The clock is ticking down to frightful fun in Minutes To Midnight, the gruesome new horror film from director, Chris Ray. A charismatic cast of soon to be corpses and some startlingly lethal killers will have you toasting to violence as the bell tolls and credits roll.
Starting with the glut of slasher films in the 80’s, the killer bent on mutilating not so innocent victims had to have more than a sharp instrument capable of impaling their prey. Jason Voorhees donned his iconic hockey mask in 3-D, Freddy Krueger started his sadistic stand-up set by welcoming someone to prime time and Michael Meyers played the silent psycho to the hilt.
Though the story lovingly plays on familiar tropes, Minutes To Midnight still manages to forge it’s own identity for a trio of killers stalking visitors to a quiet mountain town with a dark past.
Here’s a snapshot of the plot: What happens when a night of fun turns into a night of horror? Seven friends and a mysterious backpacker converge at a desolate ski lodge in the mountains and as the clock begins the countdown to the New Year, they discover that the end of the old year may be the end of all their years as they are systematically hunted down by ruthless masked men with a deadly agenda.
And what a group of maniacs they have assembled. It doesn’t take long at all before a loving couple’s engagement is interrupted by a behemoth with a ghoulish head covering swinging an axe and we are off to the races. I have to credit the screenwriters in that while this could have simply been a throw-away kill to establish the brutality of the villains, it actually plays a vital role in the story’s conclusion.
I’ll admit that seeing these first few murders taking place in the daylight hours was a bit of a disappointment, but that’s more on me in that I prefer to be disturbed by things that go bump in the night as opposed to scares in the sunshine. What doesn’t disappoint however are the performances by the cast. Ray has a strong group of performers with great chemistry to carry the action between kills.
Yes, there is a former cast member of 21 Jump Street, a horror mainstay and a Baldwin brother in the mix to get your attention on the poster, but the real stars of the film are the New Years Eve partyers who all have basic, but relatable motivations beyond attempting to survive the massacre to come. All the archetypes are there, but the gang never seems like a bunch of actors pretending to be friends.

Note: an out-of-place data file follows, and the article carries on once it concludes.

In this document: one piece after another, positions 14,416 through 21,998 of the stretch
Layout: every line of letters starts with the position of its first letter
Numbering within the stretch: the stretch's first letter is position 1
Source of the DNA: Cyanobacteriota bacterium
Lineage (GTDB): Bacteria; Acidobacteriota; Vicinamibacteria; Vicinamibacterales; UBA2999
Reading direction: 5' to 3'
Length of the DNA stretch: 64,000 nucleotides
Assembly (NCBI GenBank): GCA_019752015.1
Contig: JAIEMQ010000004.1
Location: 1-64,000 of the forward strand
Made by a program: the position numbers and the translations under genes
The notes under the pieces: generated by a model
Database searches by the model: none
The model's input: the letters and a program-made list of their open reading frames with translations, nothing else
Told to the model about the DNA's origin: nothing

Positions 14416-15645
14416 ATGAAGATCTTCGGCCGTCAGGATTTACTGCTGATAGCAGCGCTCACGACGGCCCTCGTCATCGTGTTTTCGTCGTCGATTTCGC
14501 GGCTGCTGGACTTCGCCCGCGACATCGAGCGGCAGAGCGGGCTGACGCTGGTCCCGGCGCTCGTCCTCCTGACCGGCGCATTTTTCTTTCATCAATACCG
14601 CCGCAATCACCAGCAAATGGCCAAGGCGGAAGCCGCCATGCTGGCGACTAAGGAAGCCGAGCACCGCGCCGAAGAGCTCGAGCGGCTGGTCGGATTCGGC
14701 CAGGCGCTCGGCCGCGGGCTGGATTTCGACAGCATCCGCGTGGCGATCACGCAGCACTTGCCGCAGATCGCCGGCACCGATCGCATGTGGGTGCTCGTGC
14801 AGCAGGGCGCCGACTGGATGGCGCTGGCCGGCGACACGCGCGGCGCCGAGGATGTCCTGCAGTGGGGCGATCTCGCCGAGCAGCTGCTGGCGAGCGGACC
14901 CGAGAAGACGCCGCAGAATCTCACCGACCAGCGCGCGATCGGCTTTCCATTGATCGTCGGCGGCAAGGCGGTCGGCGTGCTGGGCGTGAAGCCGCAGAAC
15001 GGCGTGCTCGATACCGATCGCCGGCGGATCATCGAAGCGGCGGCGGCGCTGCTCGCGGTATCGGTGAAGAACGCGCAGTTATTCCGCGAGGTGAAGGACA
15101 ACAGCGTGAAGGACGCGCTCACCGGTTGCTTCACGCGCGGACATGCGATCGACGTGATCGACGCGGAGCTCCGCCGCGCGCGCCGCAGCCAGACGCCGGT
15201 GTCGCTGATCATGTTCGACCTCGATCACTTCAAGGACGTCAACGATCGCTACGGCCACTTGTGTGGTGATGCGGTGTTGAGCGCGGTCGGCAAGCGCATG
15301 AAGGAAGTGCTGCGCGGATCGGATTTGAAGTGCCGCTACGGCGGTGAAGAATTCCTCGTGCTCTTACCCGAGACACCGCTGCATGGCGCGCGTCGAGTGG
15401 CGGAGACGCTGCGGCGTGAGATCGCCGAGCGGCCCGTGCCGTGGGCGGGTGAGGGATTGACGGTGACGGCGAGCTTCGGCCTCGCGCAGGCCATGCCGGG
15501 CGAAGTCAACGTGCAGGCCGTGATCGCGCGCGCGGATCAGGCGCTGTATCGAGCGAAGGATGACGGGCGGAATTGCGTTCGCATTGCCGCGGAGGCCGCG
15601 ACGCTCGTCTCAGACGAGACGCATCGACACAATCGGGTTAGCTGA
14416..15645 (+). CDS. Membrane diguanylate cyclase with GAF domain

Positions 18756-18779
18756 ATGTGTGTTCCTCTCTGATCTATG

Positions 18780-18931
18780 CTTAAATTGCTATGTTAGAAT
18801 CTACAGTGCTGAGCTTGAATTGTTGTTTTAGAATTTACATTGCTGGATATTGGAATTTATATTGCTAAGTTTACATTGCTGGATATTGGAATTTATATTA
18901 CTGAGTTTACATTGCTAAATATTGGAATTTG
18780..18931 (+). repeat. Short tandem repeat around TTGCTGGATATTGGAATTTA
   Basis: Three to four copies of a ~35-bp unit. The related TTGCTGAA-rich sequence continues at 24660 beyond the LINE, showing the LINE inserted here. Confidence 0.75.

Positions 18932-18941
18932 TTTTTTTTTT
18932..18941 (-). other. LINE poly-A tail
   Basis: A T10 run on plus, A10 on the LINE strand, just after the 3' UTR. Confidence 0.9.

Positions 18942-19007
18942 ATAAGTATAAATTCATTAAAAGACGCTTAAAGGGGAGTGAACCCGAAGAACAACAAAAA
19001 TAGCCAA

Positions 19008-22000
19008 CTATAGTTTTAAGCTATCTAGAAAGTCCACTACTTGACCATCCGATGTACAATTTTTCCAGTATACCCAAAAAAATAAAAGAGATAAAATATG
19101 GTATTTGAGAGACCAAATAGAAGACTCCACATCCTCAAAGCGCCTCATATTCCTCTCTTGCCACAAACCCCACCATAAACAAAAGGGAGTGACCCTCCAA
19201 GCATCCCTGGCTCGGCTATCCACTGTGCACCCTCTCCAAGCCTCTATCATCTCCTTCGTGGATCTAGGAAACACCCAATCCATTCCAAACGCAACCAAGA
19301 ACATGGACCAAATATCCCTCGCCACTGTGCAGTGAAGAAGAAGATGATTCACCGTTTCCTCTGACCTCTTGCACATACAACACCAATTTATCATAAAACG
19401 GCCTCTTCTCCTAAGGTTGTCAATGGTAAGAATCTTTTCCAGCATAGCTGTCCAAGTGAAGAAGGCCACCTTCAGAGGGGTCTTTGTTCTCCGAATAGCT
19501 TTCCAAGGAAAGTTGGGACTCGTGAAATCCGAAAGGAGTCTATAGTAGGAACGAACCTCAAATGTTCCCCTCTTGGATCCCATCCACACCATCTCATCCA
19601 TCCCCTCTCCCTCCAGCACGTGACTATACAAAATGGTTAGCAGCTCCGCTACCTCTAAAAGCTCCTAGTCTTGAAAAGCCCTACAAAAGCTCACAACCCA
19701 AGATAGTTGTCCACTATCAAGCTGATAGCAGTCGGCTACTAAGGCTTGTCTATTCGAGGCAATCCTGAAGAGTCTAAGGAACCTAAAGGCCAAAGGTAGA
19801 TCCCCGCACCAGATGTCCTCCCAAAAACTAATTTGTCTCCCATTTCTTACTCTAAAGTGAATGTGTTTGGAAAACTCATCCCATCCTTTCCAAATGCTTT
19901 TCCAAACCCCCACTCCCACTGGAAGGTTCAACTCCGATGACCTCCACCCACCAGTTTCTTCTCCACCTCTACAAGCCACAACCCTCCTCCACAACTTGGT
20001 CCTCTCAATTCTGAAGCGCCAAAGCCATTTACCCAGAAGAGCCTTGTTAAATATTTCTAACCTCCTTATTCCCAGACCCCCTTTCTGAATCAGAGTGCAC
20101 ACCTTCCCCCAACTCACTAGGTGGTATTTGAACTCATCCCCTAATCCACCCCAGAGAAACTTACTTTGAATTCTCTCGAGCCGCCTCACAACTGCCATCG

In the role of traditional End Girl we have Sara Fletcher as Sophia, the one with the keys to the cabin where the conveniently friendly group of co-workers decides to get wasted as the ball drops in NYC. Conflicted over taking advantage of her boss’ confidence and frazzled by the sudden re-emergence of her ex-boyfriend, Michael (Bryce Draper), who has been ignoring her for months, Fletcher is endearing as the conflicted moral center of the group and her resemblance to a young Lea Thompson doesn’t hurt either.
Jared Cohen as the drunken goofball, Richie, who is downing “liquid courage” in order to score with resident sexual opportunist, Tiffani as played by Jena Sims inhabits his role annoyingly well. Cohen seems to have done a sociological study of that one drunk friend who always makes a spectacle of themselves to compensate for the fact that they have no game with the opposite sex. Everybody knows and has been embarrassed by association with that guy, but he is still a lovable goofball in the end. Enough about the cast list, it’s time to get down with the gore.
Bill Moseley as Gimple gives an expectedly twisted performance as a homicidal artist that prefers to work in medium of vivid red. The body parts hanging from meat hooks in his blood-splattered art studio are an obvious homage to the actor’s connection to the world of The Texas Chainsaw Massacre, but it’s the manic glee with which he shows off to his bound and gagged observer that will send tingles down your spine.